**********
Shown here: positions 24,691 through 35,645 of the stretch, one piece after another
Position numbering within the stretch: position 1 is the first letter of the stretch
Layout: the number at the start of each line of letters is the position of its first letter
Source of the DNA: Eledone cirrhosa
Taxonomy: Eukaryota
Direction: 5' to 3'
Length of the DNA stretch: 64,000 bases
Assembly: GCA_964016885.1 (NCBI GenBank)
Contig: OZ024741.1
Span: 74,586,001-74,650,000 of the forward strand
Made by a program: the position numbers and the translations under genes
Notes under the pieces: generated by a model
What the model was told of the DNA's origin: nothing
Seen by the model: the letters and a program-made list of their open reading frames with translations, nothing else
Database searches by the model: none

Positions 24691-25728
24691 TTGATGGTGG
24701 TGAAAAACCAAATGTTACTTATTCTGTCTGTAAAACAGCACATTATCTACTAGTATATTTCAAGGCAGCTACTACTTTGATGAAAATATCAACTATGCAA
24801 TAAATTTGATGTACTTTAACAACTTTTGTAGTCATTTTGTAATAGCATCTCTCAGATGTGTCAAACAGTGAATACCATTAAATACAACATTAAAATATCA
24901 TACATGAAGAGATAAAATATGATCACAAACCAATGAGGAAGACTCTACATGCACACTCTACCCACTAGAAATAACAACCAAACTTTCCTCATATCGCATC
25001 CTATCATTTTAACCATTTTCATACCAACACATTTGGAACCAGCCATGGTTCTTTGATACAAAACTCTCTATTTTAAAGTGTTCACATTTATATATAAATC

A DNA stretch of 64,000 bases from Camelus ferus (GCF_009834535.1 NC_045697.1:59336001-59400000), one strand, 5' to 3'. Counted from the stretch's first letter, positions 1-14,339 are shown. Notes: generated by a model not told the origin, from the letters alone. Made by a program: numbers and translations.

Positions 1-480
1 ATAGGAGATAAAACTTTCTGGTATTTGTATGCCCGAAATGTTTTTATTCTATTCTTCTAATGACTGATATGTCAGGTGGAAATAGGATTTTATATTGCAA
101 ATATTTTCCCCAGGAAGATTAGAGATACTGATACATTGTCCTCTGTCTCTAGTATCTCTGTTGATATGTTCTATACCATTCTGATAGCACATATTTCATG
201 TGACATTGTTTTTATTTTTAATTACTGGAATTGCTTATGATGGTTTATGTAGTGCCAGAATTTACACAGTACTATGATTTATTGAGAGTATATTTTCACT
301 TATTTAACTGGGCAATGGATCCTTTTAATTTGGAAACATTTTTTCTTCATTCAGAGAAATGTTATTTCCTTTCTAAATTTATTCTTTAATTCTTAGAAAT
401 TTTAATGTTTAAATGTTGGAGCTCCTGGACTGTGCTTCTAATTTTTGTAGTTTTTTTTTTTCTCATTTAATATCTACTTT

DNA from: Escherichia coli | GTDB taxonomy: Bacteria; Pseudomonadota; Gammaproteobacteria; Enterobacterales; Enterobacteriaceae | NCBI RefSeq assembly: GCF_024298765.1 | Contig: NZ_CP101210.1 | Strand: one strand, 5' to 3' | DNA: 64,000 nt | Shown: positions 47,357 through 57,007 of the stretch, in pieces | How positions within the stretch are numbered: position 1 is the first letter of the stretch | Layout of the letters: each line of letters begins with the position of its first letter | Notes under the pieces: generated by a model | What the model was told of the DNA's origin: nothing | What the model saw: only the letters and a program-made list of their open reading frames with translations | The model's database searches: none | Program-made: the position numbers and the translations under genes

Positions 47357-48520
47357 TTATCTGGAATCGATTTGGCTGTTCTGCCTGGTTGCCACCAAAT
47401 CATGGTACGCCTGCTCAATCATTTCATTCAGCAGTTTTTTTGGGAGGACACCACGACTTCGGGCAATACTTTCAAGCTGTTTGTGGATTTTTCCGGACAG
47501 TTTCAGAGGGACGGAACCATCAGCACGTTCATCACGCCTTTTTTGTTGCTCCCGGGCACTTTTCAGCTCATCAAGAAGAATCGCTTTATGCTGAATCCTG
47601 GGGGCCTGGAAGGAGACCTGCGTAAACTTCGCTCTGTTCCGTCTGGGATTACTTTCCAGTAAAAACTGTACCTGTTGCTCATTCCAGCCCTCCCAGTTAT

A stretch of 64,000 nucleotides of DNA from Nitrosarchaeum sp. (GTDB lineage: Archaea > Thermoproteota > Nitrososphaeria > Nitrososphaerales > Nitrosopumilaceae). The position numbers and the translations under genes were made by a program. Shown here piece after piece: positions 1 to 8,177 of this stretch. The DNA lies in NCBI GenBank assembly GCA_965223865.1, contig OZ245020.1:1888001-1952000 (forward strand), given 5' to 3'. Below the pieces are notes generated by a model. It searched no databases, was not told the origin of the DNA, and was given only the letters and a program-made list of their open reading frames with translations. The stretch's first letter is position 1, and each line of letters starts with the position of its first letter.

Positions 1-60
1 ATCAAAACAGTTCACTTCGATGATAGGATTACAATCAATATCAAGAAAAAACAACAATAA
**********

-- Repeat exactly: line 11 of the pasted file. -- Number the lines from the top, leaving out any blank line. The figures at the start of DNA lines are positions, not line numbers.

Made by a program: the position numbers and the translations under genes